COLORADO SPRINGS, Colo. — One of the Club Q survivors is speaking out as we remember those who died one year ago on Sunday.
Ashton Gamblin, 30, showed Denver7 a bookshelf inside her home filled with the mementos of those who touched her life during the time she spent working at Club Q in Colorado Springs. They are memories Gamblin said she’ll never forget. She was working the front door the night of the shooting.
“Me and Daniel had been at the front door talking. We were in the ticket booth together when everything kind of started. Kind of recounting this during the one-year mark has been a little difficult, so I’m trying to shy away from the reminder of what happened, but anything after that was just chaos,” Gamblin said.
Gamblin was shot nine times and her husband, who is in the U.S. Army, was serving overseas at the time.
Club Q survivor Ashton Gamblin reflects one year after shooting
“Twice in my right arm, five to my left arm and twice to my breast,” Gamblin said.
She said she did not know how many times she had been shot in the immediate aftermath.
Today, she said she isn’t fond of the scars the gunshot wounds have left behind. They cover the front and back of her arms. Gamblin said her recovery has been a long process and she is still undergoing physical therapy.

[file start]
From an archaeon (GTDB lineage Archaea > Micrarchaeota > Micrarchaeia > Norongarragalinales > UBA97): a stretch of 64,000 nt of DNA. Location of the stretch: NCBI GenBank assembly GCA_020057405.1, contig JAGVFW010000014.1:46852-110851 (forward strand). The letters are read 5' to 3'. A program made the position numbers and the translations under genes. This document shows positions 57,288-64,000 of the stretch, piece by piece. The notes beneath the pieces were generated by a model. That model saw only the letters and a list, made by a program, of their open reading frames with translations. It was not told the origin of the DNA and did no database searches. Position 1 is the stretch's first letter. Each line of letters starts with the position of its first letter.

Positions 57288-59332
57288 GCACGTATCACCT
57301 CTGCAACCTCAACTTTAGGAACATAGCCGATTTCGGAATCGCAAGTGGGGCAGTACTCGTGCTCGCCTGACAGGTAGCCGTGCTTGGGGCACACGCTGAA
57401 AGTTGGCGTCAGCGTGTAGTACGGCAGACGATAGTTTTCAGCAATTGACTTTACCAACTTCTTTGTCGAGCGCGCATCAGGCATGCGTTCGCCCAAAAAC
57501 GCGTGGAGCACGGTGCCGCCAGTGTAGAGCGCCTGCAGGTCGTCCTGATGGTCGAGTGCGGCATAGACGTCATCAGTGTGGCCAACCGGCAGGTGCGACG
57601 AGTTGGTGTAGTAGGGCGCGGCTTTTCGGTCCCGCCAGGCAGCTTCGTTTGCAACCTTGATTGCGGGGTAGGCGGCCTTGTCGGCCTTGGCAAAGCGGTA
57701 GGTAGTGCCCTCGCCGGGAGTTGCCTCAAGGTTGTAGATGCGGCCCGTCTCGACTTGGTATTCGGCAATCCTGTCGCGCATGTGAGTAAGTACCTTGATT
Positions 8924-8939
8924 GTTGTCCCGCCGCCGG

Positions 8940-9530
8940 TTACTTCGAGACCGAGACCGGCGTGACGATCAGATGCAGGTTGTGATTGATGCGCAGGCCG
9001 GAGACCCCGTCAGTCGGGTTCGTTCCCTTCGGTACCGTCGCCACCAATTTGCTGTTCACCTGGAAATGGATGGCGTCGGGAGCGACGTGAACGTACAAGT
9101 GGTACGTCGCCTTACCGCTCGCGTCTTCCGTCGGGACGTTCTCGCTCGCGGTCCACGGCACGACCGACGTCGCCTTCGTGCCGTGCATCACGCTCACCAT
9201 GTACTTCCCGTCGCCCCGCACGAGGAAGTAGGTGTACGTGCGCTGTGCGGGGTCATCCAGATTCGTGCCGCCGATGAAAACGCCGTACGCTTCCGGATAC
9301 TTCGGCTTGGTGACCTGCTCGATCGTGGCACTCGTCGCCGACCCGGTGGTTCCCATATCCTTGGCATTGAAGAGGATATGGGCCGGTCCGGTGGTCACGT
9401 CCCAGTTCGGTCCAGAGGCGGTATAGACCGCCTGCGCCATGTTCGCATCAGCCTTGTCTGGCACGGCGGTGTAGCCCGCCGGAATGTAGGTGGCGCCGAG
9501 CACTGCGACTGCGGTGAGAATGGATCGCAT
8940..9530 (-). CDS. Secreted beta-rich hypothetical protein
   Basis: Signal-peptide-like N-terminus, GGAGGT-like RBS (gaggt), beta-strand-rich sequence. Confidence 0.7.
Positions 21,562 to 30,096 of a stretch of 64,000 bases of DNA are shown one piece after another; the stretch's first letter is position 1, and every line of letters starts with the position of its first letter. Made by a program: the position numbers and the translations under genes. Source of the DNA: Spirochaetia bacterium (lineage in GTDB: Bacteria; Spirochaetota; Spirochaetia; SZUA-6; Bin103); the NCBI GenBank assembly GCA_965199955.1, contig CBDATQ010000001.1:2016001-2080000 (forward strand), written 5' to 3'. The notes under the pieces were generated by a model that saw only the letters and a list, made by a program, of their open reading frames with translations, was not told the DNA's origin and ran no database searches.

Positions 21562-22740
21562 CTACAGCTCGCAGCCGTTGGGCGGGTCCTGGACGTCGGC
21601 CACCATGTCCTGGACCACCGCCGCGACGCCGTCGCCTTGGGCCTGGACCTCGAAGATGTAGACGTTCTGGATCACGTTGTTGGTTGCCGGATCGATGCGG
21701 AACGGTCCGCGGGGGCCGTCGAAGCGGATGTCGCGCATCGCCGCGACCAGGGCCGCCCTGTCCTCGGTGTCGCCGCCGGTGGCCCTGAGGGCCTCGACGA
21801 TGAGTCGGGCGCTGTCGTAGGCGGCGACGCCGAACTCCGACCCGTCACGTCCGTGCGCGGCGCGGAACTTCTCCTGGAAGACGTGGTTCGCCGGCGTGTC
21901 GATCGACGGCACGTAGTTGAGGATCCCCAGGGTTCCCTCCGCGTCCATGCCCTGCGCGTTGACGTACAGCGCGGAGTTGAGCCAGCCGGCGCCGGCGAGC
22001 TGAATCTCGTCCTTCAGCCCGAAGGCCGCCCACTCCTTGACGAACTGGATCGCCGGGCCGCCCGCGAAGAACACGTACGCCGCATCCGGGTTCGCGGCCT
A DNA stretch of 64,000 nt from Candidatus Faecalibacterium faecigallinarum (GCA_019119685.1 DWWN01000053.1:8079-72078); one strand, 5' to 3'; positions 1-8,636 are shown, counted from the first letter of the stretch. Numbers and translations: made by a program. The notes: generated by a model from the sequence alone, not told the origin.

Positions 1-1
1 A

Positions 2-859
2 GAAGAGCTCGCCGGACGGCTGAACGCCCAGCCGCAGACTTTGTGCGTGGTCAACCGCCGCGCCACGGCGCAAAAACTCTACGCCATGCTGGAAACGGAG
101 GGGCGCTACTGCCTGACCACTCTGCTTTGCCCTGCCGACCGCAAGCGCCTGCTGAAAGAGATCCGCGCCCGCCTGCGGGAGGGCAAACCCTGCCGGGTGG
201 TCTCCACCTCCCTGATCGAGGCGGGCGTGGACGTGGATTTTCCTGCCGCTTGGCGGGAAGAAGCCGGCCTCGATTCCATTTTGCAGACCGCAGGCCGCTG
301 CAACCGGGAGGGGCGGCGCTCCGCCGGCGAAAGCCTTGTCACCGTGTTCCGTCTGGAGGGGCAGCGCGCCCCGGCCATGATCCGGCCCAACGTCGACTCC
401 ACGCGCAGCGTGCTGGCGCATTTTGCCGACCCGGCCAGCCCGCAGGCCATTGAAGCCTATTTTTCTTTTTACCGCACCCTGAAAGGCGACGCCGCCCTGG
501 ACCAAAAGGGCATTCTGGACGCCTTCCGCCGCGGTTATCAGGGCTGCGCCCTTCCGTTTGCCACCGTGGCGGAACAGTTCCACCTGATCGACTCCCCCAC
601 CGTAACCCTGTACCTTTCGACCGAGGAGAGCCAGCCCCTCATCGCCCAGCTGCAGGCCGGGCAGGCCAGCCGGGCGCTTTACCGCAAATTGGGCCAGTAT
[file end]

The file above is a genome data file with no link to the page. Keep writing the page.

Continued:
“I don’t think anyone realizes how hard life is without functioning arms,” she said.
This is something Gamblin had to live through every day for a while.
“One of the things we had to end up buying was a trash can that you can just motion sensor because I couldn’t press the button to open the trash can,” she said.
READ MORE: Denver7 coverage on Club Q
However, she said her arms are functioning pretty well now. While the physical pain has healed, Gamblin said the mental pain and trauma may never go away.
“I really don’t think it’s something that’s ever going to fade. It’s just learning how to handle it,” she said.
She said she has been able to go to the grocery store now, and even attend some concerts, but still has her moments.
“Bands like to use pyrotechnics. It’s not something I ever thought about before or questioned but it’s something that can cause an issue,” she said. “I have a tendency to shy away from a lot of things now, unless there’s security at an event.”
Gamblin recently went back to work. It’s a remote job that she had before Club Q, but a less stressful role now. One thing that she has found to be comforting is connecting with other mass shooting victims from around the country, including Club Q survivors.
“You have that immediate almost trauma bond. You have this connection of, ‘Hey man, we’ve been through almost the same thing but we’ve got this and will get through it together,'” she said.
Gamblin said it is tough going through life without two of her friends, Daniel Aston, 28, and Derrick Rump, 38. They were both killed in Club Q.
“Derrick was always the kind of person I could complain (to about) literally anything under the sun,” Gamblin said. “Daniel — you could just jump into and he was going to welcome you in with open arms.”
Gamblin said it is important to remember and speak out for those who died that day.
“Keep using our voices to advocate, speak out and make sure the ones we lost are the ones still being remembered,” she said.
As for the survivors, Gamblin said it is only just the beginning.
“Watch where we go because we’ve only just begun,” she said.